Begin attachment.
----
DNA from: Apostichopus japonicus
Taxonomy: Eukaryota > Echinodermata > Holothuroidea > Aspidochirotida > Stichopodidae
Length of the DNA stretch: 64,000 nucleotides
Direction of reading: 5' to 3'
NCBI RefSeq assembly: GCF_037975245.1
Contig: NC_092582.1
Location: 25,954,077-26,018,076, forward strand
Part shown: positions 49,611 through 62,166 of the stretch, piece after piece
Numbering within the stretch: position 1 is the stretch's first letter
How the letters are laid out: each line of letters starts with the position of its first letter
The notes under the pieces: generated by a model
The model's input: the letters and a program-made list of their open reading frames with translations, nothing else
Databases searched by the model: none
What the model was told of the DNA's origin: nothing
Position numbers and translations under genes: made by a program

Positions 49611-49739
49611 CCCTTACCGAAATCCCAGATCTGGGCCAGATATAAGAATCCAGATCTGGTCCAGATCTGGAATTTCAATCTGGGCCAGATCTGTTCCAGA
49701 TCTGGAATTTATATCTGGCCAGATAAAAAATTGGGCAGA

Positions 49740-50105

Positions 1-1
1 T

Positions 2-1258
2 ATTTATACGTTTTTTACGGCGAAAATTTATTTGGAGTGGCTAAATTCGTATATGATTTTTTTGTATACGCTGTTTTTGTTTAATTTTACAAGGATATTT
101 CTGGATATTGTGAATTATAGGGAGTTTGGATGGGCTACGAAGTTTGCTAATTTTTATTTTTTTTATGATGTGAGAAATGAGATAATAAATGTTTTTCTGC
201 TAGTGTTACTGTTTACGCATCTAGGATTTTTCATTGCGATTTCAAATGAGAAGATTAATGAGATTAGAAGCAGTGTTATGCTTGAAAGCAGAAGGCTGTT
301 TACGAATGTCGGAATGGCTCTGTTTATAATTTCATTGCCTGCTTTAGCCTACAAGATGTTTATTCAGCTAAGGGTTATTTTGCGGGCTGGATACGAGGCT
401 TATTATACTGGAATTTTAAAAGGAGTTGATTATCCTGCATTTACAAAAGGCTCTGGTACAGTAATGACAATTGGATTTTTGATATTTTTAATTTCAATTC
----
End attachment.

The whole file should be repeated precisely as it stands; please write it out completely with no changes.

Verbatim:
DNA from: Apostichopus japonicus
Taxonomy: Eukaryota > Echinodermata > Holothuroidea > Aspidochirotida > Stichopodidae
Length of the DNA stretch: 64,000 nucleotides
Direction of reading: 5' to 3'
NCBI RefSeq assembly: GCF_037975245.1
Contig: NC_092582.1
Location: 25,954,077-26,018,076, forward strand
Part shown: positions 49,611 through 62,166 of the stretch, piece after piece
Numbering within the stretch: position 1 is the stretch's first letter
How the letters are laid out: each line of letters starts with the position of its first letter
The notes under the pieces: generated by a model
The model's input: the letters and a program-made list of their open reading frames with translations, nothing else
Databases searched by the model: none
What the model was told of the DNA's origin: nothing
Position numbers and translations under genes: made by a program

Positions 49611-49739
49611 CCCTTACCGAAATCCCAGATCTGGGCCAGATATAAGAATCCAGATCTGGTCCAGATCTGGAATTTCAATCTGGGCCAGATCTGTTCCAGA
49701 TCTGGAATTTATATCTGGCCAGATAAAAAATTGGGCAGA

Positions 49740-50105

Positions 1-1
1 T

Positions 2-1258
2 ATTTATACGTTTTTTACGGCGAAAATTTATTTGGAGTGGCTAAATTCGTATATGATTTTTTTGTATACGCTGTTTTTGTTTAATTTTACAAGGATATTT
101 CTGGATATTGTGAATTATAGGGAGTTTGGATGGGCTACGAAGTTTGCTAATTTTTATTTTTTTTATGATGTGAGAAATGAGATAATAAATGTTTTTCTGC
201 TAGTGTTACTGTTTACGCATCTAGGATTTTTCATTGCGATTTCAAATGAGAAGATTAATGAGATTAGAAGCAGTGTTATGCTTGAAAGCAGAAGGCTGTT
301 TACGAATGTCGGAATGGCTCTGTTTATAATTTCATTGCCTGCTTTAGCCTACAAGATGTTTATTCAGCTAAGGGTTATTTTGCGGGCTGGATACGAGGCT
401 TATTATACTGGAATTTTAAAAGGAGTTGATTATCCTGCATTTACAAAAGGCTCTGGTACAGTAATGACAATTGGATTTTTGATATTTTTAATTTCAATTC